Praising the talent of civil servants who bring to their work what he called “the socio-emotional intelligence to have dreams”, Holness stressed that policymakers nonetheless needed to be driven by implementation as well as vision. He added that government would look more closely at the way key areas of its operations were being staffed, including the levels of training staff received and their motivation to act when areas needing improvement emerged.

“We have many dreamers in our society, we have some visionaries, we have a lot of policymakers – all of you in this room, but where are we falling down? Implementation,” he acknowledged.

Canadian government increasingly ‘hybrid by design’ says minister in response to back-to-office calls

Treasury Board president Mona Fortier has insisted that the Government of Canada is working to harness the best of office and remote working as she responded to calls for business leaders from officials to return to the office.

In an article for the Ottawa Citizen, Fortier responded to calls from the Canadian Chamber of Commerce’s president, Perrin Beatty for “people to get back to work and for us to get back to as normal an operation as possible”.

This was the latest intervention by a senior business leader, following a letter signed by 32 business associations that called for government employees to be asked to return to workplaces.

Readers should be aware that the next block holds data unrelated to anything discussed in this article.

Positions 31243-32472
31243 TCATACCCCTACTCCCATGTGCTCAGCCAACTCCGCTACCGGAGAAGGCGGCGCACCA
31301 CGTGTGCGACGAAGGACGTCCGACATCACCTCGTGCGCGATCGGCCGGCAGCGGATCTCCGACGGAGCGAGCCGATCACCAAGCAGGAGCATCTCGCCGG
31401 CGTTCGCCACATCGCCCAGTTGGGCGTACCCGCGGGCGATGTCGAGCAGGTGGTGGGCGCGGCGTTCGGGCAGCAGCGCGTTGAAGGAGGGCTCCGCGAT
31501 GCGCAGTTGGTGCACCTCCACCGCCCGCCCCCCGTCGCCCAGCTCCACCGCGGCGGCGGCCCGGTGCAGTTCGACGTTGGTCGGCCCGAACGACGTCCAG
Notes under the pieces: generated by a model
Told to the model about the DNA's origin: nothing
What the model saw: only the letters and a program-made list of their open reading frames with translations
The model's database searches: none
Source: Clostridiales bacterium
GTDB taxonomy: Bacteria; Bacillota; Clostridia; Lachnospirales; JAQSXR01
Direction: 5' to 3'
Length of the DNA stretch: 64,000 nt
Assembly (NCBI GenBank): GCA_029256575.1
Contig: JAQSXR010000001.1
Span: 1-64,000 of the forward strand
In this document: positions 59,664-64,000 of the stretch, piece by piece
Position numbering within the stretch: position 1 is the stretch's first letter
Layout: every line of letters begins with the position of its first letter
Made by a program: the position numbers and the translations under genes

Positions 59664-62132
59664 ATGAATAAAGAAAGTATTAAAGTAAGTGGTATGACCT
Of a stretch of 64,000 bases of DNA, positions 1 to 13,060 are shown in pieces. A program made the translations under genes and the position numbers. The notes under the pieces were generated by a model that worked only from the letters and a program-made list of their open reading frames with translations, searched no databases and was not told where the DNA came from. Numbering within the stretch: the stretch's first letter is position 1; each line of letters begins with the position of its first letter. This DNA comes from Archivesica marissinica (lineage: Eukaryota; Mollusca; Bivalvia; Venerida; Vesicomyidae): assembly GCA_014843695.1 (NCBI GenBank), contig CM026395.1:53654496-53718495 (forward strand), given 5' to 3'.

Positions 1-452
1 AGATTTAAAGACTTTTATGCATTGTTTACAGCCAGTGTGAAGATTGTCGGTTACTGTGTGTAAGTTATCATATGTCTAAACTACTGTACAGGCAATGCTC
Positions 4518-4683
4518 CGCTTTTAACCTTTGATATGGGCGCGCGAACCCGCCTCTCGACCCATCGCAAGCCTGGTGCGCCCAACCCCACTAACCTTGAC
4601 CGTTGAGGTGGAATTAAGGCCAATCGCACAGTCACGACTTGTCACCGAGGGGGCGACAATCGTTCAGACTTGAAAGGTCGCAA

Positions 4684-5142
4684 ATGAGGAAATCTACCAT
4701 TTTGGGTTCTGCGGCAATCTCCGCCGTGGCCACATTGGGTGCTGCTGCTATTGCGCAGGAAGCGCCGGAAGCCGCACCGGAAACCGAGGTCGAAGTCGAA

In response, Fortier highlighted that Canadian public servants have “never stopped working and they delivered under extremely difficult circumstances when Canadians needed them most: during the pandemic”, working both in person and remotely.

Read more: Canadian government becoming hybrid as minister challenges back-to-office call

Now that society has returned to “some semblance of normalcy”, the public service is “embracing this opportunity to modernise our way of working”.

In the article, Fortier said that the federal government was “moving from remote-by-necessity to hybrid-by-design”.

She added: “This gives us the opportunity to harness the best of in-person and off-site work. In-person work better supports collaboration, team spirit, innovation and a culture of belonging. Being together in the workplace helps teams build trust and learn from each other. At the same time, off-site work can have benefits, such as cost savings.”

Australian public servants told evidence shows poorest were left behind during COVID response

An independent review of the Australian government’s approach to tackling the spread of COVID-19 showed that vulnerable groups including women, people living with disabilities, the elderly, children, and First Nations peoples were often left underserved. 

The review, entitled ‘Fault Lines’, was released last month by a group of three bodies: the Paul Ramsay Foundation, the Minderoo Foundation and the John and Myriam Wylie Foundation.